I have been asked what a good candidate project might be for a new pilot in BIM.  Here are my thoughts.

The whole point is to learn the tools not the become a design champion.

Project duration should be neither too short nor too long. 1-2 months is short – 12-18 months is long. This would be just straight design time, not including agency review time.

Project Size and Scope:
A smaller job is better, first time out.
A small job to me would be 30,000  to 50,000 sq feet.
A mid-size job may be up to 150,000 sq feet
Multiple stories adds complexity. Single story projects are better.

A project that has all phases is better, SD, DD, CD, etc.  but not required. Stopping in DD would not provide the bang for the buck that the CD phase may see.

Level of complexity: should be neither complex or boring. It just needs to not have any wildly creative components. Complex wall canting or expanses of storefronts may be a problem. Tight spaces may be a concern. Creative internal vertical circulation may be a concern. A good candidate may be a single use building that is fairly square, modern in style with not a lot of ornamentation. Pick something bland.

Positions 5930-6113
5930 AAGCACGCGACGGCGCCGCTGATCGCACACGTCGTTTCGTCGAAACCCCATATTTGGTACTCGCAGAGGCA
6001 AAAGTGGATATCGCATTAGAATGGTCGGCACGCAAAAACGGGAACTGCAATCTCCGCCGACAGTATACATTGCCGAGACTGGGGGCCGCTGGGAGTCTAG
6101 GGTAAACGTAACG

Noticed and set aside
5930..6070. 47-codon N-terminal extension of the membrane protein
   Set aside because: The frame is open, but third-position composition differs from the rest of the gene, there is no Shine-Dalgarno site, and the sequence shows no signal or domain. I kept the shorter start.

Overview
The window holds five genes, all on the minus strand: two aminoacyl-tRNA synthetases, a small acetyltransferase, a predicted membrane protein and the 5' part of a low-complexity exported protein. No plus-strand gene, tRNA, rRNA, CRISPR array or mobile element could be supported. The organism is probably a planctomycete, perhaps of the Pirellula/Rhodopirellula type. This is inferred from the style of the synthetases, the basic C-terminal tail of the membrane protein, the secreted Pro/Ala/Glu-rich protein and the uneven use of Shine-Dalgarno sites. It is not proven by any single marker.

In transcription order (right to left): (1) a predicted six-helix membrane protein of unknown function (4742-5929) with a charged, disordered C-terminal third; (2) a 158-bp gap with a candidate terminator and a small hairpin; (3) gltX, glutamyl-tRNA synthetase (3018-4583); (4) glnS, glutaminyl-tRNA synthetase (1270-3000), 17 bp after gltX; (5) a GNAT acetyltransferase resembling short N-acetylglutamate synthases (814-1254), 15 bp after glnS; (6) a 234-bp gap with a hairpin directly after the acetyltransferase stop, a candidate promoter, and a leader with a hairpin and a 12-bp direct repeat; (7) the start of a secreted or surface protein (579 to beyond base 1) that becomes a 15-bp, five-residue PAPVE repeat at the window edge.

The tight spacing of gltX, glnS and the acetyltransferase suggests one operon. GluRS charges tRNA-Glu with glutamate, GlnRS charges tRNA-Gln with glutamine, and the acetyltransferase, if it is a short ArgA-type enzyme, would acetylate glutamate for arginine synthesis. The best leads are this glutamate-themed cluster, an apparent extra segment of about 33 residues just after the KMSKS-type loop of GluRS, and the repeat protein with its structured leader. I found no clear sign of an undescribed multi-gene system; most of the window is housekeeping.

Construction Cost: Design fee and schedule are key indicators to see if the job can handle the impact of learning a new tool. Can some hours be lost in the learning curve and not felt?

The Client: should embrace or allow for the use of new technology. If they are only focused on speed – it may be a problem.

If the client is providing CAD files, it may actually hamper the process if they think it will make the team run faster by starting with CAD.

Consultants: need to be using or understand the impact of Revit on data exchange.

Project Team Members: Defining the project team allows us to see who is in the mix and if they can be focused on this project only.   splitting time between BIM and non-BIM projects may cause frustration.  If any have experience in Revit that is a plus. Training time will need to be set aside, can the team do it?

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